How is Skyjacker not being showered in pure financial loving? This space shooter is taking its second shot at funding via Kickstarter and, with under a week to go, still needs a bit over 50% of its goal. This isn’t an impossible task by any means, seeing as other projects have easily seen the bulk of their funding show up in the last week, but what has me a confused is why it isn’t sailing comfortably closer to success. There’s a demo and everything, and it keeps getting updated.
The Skyjacker basics are as follows- GTA in space. You have a ship and a universe, and get to explore the one with the other. You can customize your ship with parts salvaged from destroyed enemies, fly from planet surface to space and back again with no loading, and based on the demo it’s all going to be fantastically pretty in a way that actual outer space isn’t. There’s ten alien races with differing societies and technologies, all living in and bumping up against each other, and you can serve or antagonize them as you see fit. There’s an over-arching storyline that’s happening outside your peronal rise to power, though, so it doesn’t appear picking on a specific race will make them hate you too much.
Your personal journey will be important, though, as you begin from the lowly rank of Newbie and work up through Thief, Robber, Assassin, etc. You’re living the space pirate life, after all, and the galaxy is your oyster. You can bid on jobs at the Pirate Stock Market, or just tool around from system to system looking for trouble. The various races are always up to something, so there should always be a shiny new toy ripe for stealing to transform your rustbucket into a gleaming death machine. The ship can be reconfigured at home base, transformed from nimble hummingbird into lumbering behemoth, depending on the requirements of the job at hand, and you’ll be able to save configurations to switch quickly between them, once you’ve created something that makes you happy.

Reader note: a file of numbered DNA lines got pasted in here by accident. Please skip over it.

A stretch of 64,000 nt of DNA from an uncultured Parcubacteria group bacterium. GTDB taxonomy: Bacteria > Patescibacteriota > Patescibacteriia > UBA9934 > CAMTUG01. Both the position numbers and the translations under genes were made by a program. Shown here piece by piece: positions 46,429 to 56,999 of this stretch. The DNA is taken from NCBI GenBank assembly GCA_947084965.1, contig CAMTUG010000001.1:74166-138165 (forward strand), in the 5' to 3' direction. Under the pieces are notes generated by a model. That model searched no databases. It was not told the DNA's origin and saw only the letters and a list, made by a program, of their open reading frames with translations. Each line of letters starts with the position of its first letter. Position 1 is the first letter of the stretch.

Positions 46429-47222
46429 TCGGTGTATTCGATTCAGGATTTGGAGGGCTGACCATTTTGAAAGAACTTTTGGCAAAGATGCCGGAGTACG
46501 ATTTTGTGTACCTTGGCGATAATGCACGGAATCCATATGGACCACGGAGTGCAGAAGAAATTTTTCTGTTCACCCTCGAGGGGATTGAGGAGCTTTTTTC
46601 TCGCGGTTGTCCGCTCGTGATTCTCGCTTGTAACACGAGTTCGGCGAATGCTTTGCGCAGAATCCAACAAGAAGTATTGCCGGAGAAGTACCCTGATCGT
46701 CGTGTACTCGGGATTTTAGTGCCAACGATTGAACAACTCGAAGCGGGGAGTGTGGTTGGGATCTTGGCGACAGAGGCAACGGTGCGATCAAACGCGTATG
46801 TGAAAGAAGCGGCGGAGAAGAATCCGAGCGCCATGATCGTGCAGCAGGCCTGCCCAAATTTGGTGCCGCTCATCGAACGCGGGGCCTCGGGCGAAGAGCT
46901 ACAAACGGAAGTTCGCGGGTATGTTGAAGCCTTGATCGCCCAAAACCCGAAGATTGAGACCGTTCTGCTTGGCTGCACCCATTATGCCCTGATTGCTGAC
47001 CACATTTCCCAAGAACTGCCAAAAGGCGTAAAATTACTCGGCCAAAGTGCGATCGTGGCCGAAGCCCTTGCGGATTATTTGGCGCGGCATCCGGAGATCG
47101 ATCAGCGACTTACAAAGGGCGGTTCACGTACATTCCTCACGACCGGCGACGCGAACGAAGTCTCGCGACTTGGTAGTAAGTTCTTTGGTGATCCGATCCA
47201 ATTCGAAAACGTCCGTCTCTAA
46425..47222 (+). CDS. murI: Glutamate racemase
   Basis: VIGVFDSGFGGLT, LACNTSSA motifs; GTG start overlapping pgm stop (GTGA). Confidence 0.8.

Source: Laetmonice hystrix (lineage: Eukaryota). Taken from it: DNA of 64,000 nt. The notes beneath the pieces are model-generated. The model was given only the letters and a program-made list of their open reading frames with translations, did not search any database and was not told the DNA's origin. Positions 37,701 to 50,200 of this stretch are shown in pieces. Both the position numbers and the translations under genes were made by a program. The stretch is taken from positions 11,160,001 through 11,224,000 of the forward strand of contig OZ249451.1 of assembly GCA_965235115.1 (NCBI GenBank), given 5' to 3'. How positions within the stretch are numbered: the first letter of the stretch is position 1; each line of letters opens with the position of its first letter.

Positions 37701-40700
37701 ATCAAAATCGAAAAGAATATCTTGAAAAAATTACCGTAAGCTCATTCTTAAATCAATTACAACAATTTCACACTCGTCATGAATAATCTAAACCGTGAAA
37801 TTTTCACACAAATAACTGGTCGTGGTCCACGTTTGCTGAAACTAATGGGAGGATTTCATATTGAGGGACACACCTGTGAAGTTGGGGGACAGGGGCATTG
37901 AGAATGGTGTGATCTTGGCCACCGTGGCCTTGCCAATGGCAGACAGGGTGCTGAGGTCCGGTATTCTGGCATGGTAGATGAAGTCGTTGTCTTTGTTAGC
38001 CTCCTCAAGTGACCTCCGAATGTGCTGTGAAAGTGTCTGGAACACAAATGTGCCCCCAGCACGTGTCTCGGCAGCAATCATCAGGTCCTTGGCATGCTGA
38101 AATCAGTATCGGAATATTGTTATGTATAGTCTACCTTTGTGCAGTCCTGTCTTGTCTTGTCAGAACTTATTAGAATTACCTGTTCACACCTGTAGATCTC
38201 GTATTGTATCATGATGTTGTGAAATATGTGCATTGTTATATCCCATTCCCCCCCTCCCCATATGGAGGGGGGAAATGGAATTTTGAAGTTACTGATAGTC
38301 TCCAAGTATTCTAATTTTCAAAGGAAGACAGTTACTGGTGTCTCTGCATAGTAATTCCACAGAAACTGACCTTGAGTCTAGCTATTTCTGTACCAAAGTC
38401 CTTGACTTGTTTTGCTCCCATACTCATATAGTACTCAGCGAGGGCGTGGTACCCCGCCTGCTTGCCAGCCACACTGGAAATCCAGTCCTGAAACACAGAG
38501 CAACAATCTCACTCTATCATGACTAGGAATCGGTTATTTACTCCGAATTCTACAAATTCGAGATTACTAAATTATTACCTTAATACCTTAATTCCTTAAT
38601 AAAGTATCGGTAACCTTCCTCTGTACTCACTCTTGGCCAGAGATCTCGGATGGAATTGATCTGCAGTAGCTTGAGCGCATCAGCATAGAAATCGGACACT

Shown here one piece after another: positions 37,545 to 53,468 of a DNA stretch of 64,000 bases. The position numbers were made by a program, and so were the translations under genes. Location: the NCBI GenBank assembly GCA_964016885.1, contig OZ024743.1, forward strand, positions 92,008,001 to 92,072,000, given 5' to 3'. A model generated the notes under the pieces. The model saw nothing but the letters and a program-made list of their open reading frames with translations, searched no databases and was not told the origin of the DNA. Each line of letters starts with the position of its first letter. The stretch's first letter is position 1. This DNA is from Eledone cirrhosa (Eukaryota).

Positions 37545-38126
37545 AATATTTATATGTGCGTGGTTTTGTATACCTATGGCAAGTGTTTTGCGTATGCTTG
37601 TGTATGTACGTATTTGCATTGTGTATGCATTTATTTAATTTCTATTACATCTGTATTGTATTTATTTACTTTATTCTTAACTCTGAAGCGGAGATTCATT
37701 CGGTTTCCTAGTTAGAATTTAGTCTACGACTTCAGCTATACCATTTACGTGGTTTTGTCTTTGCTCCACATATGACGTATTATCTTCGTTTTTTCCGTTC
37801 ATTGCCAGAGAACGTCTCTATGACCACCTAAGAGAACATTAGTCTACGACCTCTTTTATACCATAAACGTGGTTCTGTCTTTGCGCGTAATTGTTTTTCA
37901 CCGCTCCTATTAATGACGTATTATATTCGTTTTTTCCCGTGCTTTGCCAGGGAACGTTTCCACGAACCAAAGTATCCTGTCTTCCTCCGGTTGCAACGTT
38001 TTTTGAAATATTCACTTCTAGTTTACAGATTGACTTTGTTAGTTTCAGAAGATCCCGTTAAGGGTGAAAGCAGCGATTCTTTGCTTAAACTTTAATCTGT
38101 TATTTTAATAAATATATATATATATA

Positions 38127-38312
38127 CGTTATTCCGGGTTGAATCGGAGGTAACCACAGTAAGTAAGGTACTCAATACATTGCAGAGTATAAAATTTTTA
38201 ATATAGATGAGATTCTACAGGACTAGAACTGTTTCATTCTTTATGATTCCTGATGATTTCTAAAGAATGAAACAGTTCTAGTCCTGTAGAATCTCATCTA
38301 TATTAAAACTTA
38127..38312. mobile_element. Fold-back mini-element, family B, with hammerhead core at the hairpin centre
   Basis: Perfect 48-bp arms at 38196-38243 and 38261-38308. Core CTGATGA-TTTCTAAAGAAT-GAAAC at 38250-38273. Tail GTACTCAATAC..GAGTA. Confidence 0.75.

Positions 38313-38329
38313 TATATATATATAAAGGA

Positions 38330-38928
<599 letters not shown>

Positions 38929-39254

While all of the above is something that’s going to happen in the final game, the demo is more proof of concept than full-featured game slice. There are two missions available to play with, one a threat-free trash cleanup run good for learning the controls and another a combat mission. In the latter, the object isn’t to destroy the enemy cargo ships but rather shoot off their engines, which nicely shows off Skyjacker’s combat versatility. You can target specific systems on a ship to disable rather than destroy it, although it does take some very careful shooting to do this on the small-fry. You’ve got to get the new toys somehow, though, and pillaging the helpless remnants of your prey is as awesome a way as any.
Skyjacker is well along the path to success at this point, with the demo showing off several systems and loads more promised. It’s absolutely gorgeous, and despite the disclaimers on the Kickstarter page it ran smooth and clean without a bit of stuttering. Space (or at least space opera) is an enormous place loaded with opportunity for an unscrupulous up-and-coming pirate, and Skyjacker is off to an excellent start offering a galaxy’s-worth of mayhem to engage in. The deadline is creeping up fast, but there’s still time to make this game come to life in the way it deserves.